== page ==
CARSTEN HÖLLER, Dice
Gagosian Gallery / Frieze Art Fair, Regents Park, London 2014
Hayward Gallery, London 2015
GRP/fiberglass, and poplar plywood on expanded polystyrene core, aluminium structure and mechanical connectors,
240cm × 240cm × 240 cm
A large scale fibreglass dice with tunnels on each dot connecting to a spherical void inside. The dice offers a playspace for children and adults alike, or a quiet space to relax and contemplate.
Publicity/visual CGI, engineering, mechanical and production design and manufacture: Cory Burr – Design Fabricators
Title: MON CIRQUE
Artist: Jaime Hayon
Client: NHS Trust / Carillion Construction
Location: Southmead Hospital, Bristol
Art consultants: Willis Newson
Materials: Fibreglass (GRP), Galvanized and Powdercoated Steel
A series of fifteen sculptures in groupings for each of the three courtyards. Three different sculptural forms made of glass reinforced plastic (GRP) and mounted on galvanized ladder-like tripod plinths and combined in groups of five sculptures for each courtyard. The sculptures range from 4m to 7.5m in height. Each group of five sculptures are finished in a different colour to distinguish the different courtyards and are part of the wayfinding scheme of the hospital. They are be visible from numerous points throughout both the new building and the historic Brunel buildings.
Artist: Robert Orchardson
Location: The Hive, Worcester
Materials: Mirror Polished Aluminium, Stainless Steel Cables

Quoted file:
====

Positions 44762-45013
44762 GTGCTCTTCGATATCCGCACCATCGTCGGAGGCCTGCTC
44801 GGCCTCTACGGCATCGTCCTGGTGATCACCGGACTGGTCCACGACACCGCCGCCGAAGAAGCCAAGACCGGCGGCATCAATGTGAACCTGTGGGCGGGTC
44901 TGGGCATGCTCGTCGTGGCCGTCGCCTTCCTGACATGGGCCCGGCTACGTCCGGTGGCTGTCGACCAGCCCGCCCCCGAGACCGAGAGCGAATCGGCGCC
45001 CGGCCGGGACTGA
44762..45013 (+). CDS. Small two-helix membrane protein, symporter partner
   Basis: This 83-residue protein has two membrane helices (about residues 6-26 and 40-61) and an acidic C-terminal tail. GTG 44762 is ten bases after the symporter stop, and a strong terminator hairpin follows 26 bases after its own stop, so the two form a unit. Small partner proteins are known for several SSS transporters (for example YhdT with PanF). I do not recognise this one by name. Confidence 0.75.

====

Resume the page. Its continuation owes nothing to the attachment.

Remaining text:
This hanging atrium sculpture was commissioned for the new Worcester Library and History Centre which opened in 2012.
The piece comprises 44 similar triangular panels arranged in a geometric cascade, fabricated in aluminium box section with mirror polished faces and mounted 27 metres in the air. The nodes are milled from solid aluminium and facilitate the connection between panels and suspended from one of the building’s roof cones, hovering above visitors’ heads as they come through the main entrance.
Artist: Robert Orchardson
Client: Argent LLP
Location: Arthouse, Kings Cross (York Way), London
Commissioning Body: Contemporary Art Society
Structural Engineer: Structure Workshop
Materials: Mirror polished stainless steel, aluminium
Two arced art screens of mirror polished stainless steel for two lobbies of the Arthouse residential development at Kings Cross, London
London Fieldworks: SPONTANEOUS CITIES & PLAYFUL LANDSCAPES
Bird & Bug Boxes: Chudovo Birch Plywood
Chaise Lounge: Birch Plywood, Printed Vinyl Fabric